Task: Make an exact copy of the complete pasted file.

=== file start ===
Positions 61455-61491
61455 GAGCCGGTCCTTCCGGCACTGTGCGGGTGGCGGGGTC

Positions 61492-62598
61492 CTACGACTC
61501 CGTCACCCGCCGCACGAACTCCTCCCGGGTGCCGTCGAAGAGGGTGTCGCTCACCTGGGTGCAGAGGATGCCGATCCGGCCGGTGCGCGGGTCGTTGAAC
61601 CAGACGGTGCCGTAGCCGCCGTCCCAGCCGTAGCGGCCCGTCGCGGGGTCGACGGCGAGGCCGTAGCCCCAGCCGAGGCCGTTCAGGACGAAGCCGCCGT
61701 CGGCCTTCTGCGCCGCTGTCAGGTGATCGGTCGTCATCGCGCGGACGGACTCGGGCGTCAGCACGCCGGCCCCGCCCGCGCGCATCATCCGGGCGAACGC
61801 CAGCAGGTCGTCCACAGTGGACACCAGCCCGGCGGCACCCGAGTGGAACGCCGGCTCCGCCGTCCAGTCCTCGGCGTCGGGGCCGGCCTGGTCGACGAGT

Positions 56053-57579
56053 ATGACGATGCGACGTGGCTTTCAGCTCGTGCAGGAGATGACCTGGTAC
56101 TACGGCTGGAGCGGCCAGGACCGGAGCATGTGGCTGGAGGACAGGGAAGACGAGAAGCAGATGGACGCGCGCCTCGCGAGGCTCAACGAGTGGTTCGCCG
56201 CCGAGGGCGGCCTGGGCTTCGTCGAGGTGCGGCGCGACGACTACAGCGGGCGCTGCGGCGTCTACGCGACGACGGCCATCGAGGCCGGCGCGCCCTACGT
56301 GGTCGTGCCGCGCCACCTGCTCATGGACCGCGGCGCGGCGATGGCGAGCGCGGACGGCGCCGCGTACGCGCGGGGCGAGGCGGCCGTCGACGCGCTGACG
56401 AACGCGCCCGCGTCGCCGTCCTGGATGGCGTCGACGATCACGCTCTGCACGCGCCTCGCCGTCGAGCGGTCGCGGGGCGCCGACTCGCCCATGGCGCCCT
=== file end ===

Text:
Positions 61455-61491
61455 GAGCCGGTCCTTCCGGCACTGTGCGGGTGGCGGGGTC

Positions 61492-62598
61492 CTACGACTC
61501 CGTCACCCGCCGCACGAACTCCTCCCGGGTGCCGTCGAAGAGGGTGTCGCTCACCTGGGTGCAGAGGATGCCGATCCGGCCGGTGCGCGGGTCGTTGAAC
61601 CAGACGGTGCCGTAGCCGCCGTCCCAGCCGTAGCGGCCCGTCGCGGGGTCGACGGCGAGGCCGTAGCCCCAGCCGAGGCCGTTCAGGACGAAGCCGCCGT
61701 CGGCCTTCTGCGCCGCTGTCAGGTGATCGGTCGTCATCGCGCGGACGGACTCGGGCGTCAGCACGCCGGCCCCGCCCGCGCGCATCATCCGGGCGAACGC
61801 CAGCAGGTCGTCCACAGTGGACACCAGCCCGGCGGCACCCGAGTGGAACGCCGGCTCCGCCGTCCAGTCCTCGGCGTCGGGGCCGGCCTGGTCGACGAGT

Positions 56053-57579
56053 ATGACGATGCGACGTGGCTTTCAGCTCGTGCAGGAGATGACCTGGTAC
56101 TACGGCTGGAGCGGCCAGGACCGGAGCATGTGGCTGGAGGACAGGGAAGACGAGAAGCAGATGGACGCGCGCCTCGCGAGGCTCAACGAGTGGTTCGCCG
56201 CCGAGGGCGGCCTGGGCTTCGTCGAGGTGCGGCGCGACGACTACAGCGGGCGCTGCGGCGTCTACGCGACGACGGCCATCGAGGCCGGCGCGCCCTACGT
56301 GGTCGTGCCGCGCCACCTGCTCATGGACCGCGGCGCGGCGATGGCGAGCGCGGACGGCGCCGCGTACGCGCGGGGCGAGGCGGCCGTCGACGCGCTGACG
56401 AACGCGCCCGCGTCGCCGTCCTGGATGGCGTCGACGATCACGCTCTGCACGCGCCTCGCCGTCGAGCGGTCGCGGGGCGCCGACTCGCCCATGGCGCCCT